VAT Director Rayner Essex
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VAT: Finding your export evidence


HMRC require zero rated exports to be supported with an array of documents and there is a risk of penalties and VAT liabilities if the right paperwork is not obtained.

10th Nov 2021
VAT Director Rayner Essex
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The rules for zero rating an export have not changed since Brexit, but businesses who only traded with EU countries previously may not be well versed with the export paperwork requirements. 


Marv’s Marvellous Mugs Ltd (MMM Ltd) is based in the UK and manufactures bespoke mugs for corporate customers in the UK and EU only. A new EU based business customer places a large order of mugs and arranges for the goods to be transported using their own freight agent. The customer has arranged their own freight because they want to control the shipping process, ensuring their freight agent has the right documentation for delivery, etc.

The problem for Marv is that they don’t have any documents, other than their invoice, to evidence that the goods have been exported. HMRC may take the view that the customer simply arranged for the goods to be collected at the factory and delivered to warehouse five miles up the road.

The situation facing MMM Ltd is called an indirect export. The guidance in HMRC Notice 703 suggests that MMM Ltd should charge VAT until the customer sends the documents needed to support zero rating, and then issue a credit note for the VAT once the customer sends the proof of export.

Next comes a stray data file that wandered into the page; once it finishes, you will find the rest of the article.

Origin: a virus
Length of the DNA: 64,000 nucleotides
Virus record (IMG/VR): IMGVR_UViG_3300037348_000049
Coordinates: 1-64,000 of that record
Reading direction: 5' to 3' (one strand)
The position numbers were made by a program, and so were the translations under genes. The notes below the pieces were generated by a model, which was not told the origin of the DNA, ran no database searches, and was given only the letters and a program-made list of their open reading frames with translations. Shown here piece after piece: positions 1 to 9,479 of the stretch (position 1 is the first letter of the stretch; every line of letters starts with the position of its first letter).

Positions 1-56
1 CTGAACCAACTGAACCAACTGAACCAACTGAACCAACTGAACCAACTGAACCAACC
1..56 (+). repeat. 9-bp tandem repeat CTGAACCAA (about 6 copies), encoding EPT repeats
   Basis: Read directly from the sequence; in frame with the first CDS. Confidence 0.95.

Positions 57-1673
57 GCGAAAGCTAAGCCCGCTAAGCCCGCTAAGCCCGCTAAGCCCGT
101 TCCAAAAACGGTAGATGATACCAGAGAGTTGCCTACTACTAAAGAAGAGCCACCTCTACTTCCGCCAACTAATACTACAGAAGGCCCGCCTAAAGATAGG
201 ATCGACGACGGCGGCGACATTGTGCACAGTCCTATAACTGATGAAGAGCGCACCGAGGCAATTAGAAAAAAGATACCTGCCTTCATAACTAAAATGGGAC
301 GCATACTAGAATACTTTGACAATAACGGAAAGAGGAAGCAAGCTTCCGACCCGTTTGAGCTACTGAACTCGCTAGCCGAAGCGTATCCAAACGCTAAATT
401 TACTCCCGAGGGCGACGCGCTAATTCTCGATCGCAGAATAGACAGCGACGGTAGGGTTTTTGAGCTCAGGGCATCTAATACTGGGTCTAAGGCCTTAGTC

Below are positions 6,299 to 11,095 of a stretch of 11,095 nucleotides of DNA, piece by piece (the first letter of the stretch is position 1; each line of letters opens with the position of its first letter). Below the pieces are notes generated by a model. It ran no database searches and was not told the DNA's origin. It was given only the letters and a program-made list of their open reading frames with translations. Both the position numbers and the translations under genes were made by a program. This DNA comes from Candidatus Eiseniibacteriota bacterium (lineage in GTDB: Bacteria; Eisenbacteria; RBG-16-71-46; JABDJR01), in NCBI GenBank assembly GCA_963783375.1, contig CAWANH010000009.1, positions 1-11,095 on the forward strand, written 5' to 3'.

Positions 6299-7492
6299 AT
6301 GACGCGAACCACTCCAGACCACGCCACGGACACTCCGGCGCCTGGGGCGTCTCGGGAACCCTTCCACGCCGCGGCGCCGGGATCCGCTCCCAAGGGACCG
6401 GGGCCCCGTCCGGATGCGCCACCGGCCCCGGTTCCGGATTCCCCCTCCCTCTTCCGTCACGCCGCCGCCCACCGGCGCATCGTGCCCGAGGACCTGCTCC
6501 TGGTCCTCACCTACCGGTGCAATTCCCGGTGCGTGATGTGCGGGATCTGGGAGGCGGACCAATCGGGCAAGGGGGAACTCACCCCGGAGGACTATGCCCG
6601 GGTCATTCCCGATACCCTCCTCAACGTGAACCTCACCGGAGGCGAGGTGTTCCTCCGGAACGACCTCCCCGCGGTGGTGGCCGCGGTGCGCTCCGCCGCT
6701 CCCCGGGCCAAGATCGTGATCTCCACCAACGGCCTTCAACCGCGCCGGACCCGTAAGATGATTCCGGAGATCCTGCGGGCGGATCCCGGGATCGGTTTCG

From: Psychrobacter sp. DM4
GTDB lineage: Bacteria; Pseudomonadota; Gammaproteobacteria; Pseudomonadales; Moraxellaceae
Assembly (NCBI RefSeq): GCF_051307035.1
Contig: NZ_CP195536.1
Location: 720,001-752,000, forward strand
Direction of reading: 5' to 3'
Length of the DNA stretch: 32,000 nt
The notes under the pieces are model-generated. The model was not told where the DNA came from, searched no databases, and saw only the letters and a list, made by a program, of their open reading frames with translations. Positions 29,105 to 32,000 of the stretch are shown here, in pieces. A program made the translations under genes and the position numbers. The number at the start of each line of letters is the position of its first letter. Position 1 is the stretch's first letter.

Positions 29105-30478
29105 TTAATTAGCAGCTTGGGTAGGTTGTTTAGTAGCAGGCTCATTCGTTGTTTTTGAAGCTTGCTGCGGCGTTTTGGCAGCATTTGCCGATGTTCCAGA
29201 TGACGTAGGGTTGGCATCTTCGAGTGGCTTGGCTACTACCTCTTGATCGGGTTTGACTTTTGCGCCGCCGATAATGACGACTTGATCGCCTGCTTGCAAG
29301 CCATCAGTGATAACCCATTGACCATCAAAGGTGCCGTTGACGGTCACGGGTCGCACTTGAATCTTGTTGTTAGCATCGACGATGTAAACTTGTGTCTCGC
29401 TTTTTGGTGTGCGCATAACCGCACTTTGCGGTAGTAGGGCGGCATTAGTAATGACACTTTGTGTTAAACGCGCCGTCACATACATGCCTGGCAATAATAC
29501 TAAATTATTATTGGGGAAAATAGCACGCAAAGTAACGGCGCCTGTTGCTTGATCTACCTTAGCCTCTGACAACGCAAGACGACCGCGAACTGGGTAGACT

Commercial evidence

HMRC’s guidance refers to a basket of evidence that contains sufficient commercial evidence. Such evidence can include air and sea waybills, bills of laden, purchase order from freight agent/courier, other documents from the freight agent that show the customer’s name/address. The guidance also notes that with the exception of specific circumstances, vague assertions by a trader that they acted in good faith, is not sufficient to support zero rating on its own.

That evidence must be obtained within three months of the export, otherwise, the export becomes standard rated and that evidence needs to be retained with the other business records.

In the example above if MMM Ltd were responsible for the shipping, they would still need to ensure the freight agent supplies the appropriate paperwork and retain it within the business records. 

On a much smaller scale, a business that ships goods by a physical visit to the local Post Office, should obtain a proof of posting receipt from the Post Office counter. This may be the only proof the trader will have to show HMRC that the goods have been posted to the customer abroad.

Potential risks

If a business does not hold the evidence needed to support zero rating, HMRC will assess VAT at the standard rate. HMRC can assess for VAT for the entire period that the evidence was not available and potentially charge interest for the period the business was not compliant. Neil Warren’s article, Brexit warning for quality of export documents, set out what can happen if the documents do not reflect the correct goods.

In a post-Brexit landscape, the importance of zero rated export evidence has not diminished. In fact, the importance of export document evidence has increased, as the export rules now apply to EU transactions.


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